April 10th, 2015 | Sterling

50 Shades of Privacy Laws

Is Your Company at Risk? 4 Cases of Unconventional Employee Theft | SterlingBackcheck

  • Can you explain to your candidates why you’re requesting a certain type of background check?
  • Did you know that some parts of your company’s HR files may be subject to a privacy law, and others may not?
  • Do you understand what “employee personal information”, “personal information” and “work product information” mean, and how they are treated differently under the law?
  • Do you know why perusing social media for information about your employees may be more risky than it seems?
  • When a candidate or employee asks for copies of her HR files, do you know what you can (or must) give her and what you can (or must) withhold?

If the answer to any of these questions is no, it may be time to brush up on how privacy laws and best practices fit into your HR practice, especially with background checks, which are one of the most privacy-invasive parts of the employer-employee relationship.

Canada’s has many privacy laws – more than 20 – and it can seem daunting to determine which one(s) apply and how to comply with them. However, they tend to be broadly similar, so you can build consistent privacy standards into your organization’s policies, even if different rules apply in different jurisdictions. Before you do, you must understand the concepts that underpin Canadian privacy law, and consider the subtle ways these concepts apply to background screening.

For example, logging onto Facebook and viewing a candidate’s ‘public’ profile may expose you to personal information that is not appropriate for an employer to collect, such as religious affiliation, political convictions or information about third parties. The fact that the information is publicly available does not necessarily mean you can collect it. Police information also requires great care. If you send a candidate to his local police to obtain a Police Information Check, he may come back with a list of non-conviction interactions that have no bearing on your hiring decision, like a dispute with a neighbour or a suicide attempt. It seems like a catch-22: you need to get certain information to make a decision, but in getting it, you could end up with more than you bargained for.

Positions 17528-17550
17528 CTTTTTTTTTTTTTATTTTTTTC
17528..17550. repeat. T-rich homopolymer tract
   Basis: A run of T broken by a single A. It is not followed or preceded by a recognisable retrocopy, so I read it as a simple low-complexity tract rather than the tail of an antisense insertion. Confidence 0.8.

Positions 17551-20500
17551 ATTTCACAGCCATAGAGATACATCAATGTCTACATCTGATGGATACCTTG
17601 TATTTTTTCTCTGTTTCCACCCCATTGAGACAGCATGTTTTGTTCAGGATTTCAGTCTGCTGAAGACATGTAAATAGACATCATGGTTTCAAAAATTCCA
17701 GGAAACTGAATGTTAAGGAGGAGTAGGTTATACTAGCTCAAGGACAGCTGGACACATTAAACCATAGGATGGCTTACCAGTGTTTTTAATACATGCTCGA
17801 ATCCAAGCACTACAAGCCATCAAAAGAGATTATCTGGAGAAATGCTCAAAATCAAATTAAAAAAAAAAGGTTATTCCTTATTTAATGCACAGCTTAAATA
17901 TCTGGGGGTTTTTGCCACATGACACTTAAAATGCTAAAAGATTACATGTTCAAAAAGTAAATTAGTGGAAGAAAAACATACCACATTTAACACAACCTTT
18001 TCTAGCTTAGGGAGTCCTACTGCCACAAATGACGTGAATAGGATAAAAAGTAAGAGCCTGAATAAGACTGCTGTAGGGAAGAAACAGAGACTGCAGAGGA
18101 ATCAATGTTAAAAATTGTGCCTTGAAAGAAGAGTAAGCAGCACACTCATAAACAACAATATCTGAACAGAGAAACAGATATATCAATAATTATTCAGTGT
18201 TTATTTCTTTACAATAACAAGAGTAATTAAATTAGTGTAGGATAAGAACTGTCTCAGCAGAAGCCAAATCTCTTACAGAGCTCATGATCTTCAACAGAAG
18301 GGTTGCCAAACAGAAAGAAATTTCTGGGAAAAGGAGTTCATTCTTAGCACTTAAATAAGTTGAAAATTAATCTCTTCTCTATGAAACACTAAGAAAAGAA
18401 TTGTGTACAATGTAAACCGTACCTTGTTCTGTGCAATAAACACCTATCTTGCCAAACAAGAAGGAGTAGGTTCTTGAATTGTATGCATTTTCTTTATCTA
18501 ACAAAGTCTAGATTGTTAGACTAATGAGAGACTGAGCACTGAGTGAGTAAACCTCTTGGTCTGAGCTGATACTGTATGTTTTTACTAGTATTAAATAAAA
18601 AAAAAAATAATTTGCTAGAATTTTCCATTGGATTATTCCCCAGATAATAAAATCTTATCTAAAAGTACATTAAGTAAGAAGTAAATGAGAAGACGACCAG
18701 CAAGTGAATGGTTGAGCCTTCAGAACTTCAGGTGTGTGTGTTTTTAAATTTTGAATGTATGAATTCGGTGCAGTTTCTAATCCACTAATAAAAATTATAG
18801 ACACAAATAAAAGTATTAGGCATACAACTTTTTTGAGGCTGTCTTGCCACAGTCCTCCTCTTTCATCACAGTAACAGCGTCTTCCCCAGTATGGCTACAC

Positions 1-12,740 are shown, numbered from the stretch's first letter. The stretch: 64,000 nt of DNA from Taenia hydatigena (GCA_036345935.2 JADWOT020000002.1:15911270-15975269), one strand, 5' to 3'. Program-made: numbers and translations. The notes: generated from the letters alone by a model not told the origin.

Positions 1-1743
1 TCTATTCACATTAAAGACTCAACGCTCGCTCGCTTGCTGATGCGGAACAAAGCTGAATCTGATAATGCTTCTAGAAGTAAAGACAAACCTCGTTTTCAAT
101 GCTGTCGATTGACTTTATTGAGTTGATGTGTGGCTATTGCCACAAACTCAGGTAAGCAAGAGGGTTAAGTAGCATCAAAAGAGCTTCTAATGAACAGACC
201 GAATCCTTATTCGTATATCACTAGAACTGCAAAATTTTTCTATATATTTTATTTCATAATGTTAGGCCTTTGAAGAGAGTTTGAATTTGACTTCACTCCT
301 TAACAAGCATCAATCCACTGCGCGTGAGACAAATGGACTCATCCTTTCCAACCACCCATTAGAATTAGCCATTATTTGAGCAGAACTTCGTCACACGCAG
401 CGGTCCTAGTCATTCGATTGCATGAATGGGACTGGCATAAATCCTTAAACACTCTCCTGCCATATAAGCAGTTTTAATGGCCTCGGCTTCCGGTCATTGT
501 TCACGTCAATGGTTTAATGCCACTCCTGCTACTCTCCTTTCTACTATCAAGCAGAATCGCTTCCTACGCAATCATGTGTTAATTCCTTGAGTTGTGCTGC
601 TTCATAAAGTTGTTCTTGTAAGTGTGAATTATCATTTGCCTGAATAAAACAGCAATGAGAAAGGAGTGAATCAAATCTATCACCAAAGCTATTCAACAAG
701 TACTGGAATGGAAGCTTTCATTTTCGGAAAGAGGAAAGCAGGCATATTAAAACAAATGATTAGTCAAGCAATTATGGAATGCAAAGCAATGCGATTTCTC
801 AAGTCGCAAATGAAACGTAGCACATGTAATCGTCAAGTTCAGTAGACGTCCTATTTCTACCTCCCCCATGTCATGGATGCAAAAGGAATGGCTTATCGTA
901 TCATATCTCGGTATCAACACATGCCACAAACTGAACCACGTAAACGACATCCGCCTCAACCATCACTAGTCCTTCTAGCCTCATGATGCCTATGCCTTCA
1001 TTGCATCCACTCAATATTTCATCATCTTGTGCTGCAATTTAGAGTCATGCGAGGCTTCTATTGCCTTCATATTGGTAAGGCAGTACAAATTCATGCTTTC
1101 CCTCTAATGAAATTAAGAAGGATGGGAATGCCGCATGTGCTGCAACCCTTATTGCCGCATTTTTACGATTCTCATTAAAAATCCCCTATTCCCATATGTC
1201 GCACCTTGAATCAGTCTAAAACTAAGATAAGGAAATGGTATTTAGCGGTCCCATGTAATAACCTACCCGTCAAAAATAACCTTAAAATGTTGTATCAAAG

But collecting personal information about an employee is fine – even excessive information – as long as he/she consents to it, right? Wrong. In some cases, consent is not enough – the information must be reasonably necessary to start, manage or terminate the employment relationship. In addition, there are legitimate questions as to whether employees or candidates can truly consent to sharing personal information with an employer. After all, if a job is on the line, are you really going to say no? Fortunately, consent is not always necessary when collecting personal information from an employee or candidate. In some cases, simply notifying the individual is sufficient.

While these problems may seem complicated, the reality is that you can protect yourself and your organization from these risks and demonstrate to your candidates, employees and the public that you respect their privacy. All you need is a solid understanding of how privacy laws apply to employee information, a well-thought-out background screening policy, and a partnership with a trusted provider that has built privacy protections into its services.

To learn more about best practices for collecting and using your employees’ personal information before, during and after an employment relationship, view our on-demand webinar: Employee Privacy: Are You Sure You’re Compliant?

This publication is for informational purposes only and nothing contained in it should be construed as legal advice. We expressly disclaim any warranty or responsibility for damages arising out this information. We encourage you to consult with legal counsel regarding your specific needs. We do not undertake any duty to update previously posted materials.